Saturday, 20 August 2011

The Proprietor

Vaysey Pastures stood between the pretty villages of Nibble and Dibble in the leafy Vale of Vaysey and had a fine view of Benny Hill. It was Bunty Pargeter’s realm; it was her jewel set in a silver sea – or at least, in a convenient, semi-rural location.

Her role as proprietor was not "a job"; caring for her clients and their horses was her "vocation". For Bunty it had a selfless and noble quality with some Mother Theresa, a little St Joan and a lot of Elizabeth I.

As a cinema fan, Bunty saw herself as regal: a hybrid of Bette Davis as redoubtable Gloriana and Anna Neagle as a feisty, but much-loved, Victoria.

Bunty always said she had been forced to treat her personal life as secondary since she was "married to Vaysey Pastures" and "the liveries were her children."

In reality, managing Vaysey Pastures was a prosaic mixture of coping with blocked drains, missing tack and unpaid livery bills. The job required many different skills in balancing the demands of staff and customers and coping with various incidents.

Experience had taught Bunty to appreciate simple survival and getting through each day. After decades at the helm, she tended to take a pragmatic view of most things and, wherever possible, opted for the line of least resistance. 
Sometimes her staff found this blithe refusal to look deeply into things frustrating.

Her longstanding senior girl Enid Possett was the soul of reliability, being the first to start each morning and last to leave every night. Bunty however myopically failed to recognise this dedication or reward it by the title of "Yard Manager" that would have cost so little, but meant so much.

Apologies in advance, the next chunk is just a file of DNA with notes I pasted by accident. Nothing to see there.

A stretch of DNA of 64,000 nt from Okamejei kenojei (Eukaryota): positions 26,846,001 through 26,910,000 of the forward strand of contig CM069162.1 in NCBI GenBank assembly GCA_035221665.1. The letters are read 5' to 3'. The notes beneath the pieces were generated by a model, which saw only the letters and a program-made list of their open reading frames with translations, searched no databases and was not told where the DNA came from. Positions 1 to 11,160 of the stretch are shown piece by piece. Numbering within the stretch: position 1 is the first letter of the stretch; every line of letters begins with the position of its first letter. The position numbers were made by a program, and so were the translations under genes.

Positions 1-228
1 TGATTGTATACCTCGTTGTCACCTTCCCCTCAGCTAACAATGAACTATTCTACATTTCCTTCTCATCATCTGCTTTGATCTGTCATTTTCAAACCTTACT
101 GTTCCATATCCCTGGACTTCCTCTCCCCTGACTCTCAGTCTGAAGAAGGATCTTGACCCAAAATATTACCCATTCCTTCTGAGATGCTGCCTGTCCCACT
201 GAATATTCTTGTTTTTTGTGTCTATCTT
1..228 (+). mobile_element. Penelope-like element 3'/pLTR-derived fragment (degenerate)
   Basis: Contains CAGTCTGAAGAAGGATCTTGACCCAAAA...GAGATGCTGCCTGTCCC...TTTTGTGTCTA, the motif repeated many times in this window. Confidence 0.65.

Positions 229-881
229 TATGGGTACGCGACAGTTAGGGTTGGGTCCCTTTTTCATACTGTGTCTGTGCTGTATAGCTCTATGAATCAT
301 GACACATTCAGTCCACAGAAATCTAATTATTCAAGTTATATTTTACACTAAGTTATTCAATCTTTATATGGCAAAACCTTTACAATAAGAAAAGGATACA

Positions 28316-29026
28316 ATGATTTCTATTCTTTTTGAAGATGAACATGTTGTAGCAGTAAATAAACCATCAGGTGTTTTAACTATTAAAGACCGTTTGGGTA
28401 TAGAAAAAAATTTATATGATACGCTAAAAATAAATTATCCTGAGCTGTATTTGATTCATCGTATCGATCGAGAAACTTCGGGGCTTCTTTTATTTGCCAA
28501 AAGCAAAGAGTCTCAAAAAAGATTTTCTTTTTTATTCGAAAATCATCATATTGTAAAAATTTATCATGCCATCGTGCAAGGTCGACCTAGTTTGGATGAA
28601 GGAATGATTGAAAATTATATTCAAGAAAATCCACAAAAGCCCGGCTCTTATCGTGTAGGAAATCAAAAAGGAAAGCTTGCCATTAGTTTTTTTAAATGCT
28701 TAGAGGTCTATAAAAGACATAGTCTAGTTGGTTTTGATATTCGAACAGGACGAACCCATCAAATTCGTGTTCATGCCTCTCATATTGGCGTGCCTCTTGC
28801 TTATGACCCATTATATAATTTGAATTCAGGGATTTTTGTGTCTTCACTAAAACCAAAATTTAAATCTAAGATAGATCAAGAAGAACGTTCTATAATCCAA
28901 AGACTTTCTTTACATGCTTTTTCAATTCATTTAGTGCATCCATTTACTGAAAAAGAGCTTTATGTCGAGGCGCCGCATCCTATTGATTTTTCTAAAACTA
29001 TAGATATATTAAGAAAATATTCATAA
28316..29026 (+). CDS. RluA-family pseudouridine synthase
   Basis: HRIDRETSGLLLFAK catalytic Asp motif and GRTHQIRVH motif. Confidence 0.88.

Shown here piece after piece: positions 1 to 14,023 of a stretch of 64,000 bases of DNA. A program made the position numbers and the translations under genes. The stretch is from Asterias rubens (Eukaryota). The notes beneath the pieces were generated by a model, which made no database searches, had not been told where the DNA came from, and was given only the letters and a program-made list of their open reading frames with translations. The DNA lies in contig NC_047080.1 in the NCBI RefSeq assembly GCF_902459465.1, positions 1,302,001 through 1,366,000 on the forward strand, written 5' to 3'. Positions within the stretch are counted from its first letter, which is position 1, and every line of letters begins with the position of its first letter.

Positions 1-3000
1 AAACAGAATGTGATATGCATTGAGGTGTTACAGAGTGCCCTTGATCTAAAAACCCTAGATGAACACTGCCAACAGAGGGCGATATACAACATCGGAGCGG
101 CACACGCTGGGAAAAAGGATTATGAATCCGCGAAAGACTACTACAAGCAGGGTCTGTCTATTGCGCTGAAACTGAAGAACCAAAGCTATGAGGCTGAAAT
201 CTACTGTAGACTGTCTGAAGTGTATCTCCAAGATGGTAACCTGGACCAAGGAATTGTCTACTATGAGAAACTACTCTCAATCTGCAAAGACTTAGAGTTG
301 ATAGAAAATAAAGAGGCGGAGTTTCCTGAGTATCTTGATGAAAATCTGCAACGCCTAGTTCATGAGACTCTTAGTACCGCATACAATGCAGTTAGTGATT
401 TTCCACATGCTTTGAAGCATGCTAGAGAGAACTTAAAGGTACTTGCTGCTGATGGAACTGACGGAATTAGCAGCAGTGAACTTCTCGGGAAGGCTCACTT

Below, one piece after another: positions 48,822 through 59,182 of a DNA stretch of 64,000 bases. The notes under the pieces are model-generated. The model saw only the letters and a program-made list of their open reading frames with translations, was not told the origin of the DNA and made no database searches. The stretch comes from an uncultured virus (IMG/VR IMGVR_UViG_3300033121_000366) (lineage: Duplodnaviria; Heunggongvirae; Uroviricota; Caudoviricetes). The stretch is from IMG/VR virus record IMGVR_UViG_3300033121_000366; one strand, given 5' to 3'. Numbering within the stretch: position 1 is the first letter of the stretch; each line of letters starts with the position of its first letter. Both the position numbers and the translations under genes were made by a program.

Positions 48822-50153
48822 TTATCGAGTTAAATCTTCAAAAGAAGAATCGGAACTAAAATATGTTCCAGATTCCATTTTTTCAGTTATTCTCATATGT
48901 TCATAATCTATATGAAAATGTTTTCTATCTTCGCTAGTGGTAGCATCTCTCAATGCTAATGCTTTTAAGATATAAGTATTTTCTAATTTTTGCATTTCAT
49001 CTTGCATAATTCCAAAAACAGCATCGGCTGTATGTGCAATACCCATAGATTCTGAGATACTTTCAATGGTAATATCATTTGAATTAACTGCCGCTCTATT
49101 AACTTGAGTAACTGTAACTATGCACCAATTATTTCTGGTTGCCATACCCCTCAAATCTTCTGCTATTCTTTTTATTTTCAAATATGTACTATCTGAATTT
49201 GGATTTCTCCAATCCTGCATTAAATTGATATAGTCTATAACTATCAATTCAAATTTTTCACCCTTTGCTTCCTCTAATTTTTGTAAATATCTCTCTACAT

Similarly, Bert Postlethwaite, her odd job man, had made the yard tick over twenty three years and was personally devoted to her, but Bunty only thought of him as a hard worker with a good sense of humour.

Indeed Bunty’s favourite people on the yard were those that caused her least trouble, such as Bruce and Betty Penge, who paid promptly for full livery and were hardly ever there. They were fully occupied in earning the money to pay for it all.

Privately, her least favourite were the troublemakers like the Hilton twins wreaking havoc and destruction and the complaining ladies who could only just afford the fees and who seemed to be in the common room smoking, plotting, bickering and gossiping sixteen hours a day.

It had been many years since Bunty rode a horse or mucked out a stable. She presided over the yard from her little office next to the tack room wearing a range of colourful print frocks, usually matched with faithful old green hunter wellies.

Her start in life had been comfortable as the only daughter of Reggie, the founder of Pargeter’s Mints and Edwina, the bulwark of the WRVS and local charities.
Well-educated at Rodean and Girton, Bunty could have gone on to a successful life like her school-friend Pandora la Gueriniere, the glamorous dressage teacher.

Depressingly, Bunty’s main concerns were now the next delivery of haylage, which liveries were pilfering straw and whether she could last out until her next holiday.

Bunty’s foreign holidays only addressed the symptoms rather than the root cause of her angst. On her Thomson safari to
Kenya, she considered seizing a new life by marrying a Masai warrior, thirty years her junior.

In Skiathos, she daydreamed about buying a beach restaurant with Costas, the moustachio’d fisherman.

She would return to Vaysey Pastures and look into Patsy Pottle’s missing numnah and wonder what her life might have been without the ‘effing horses.

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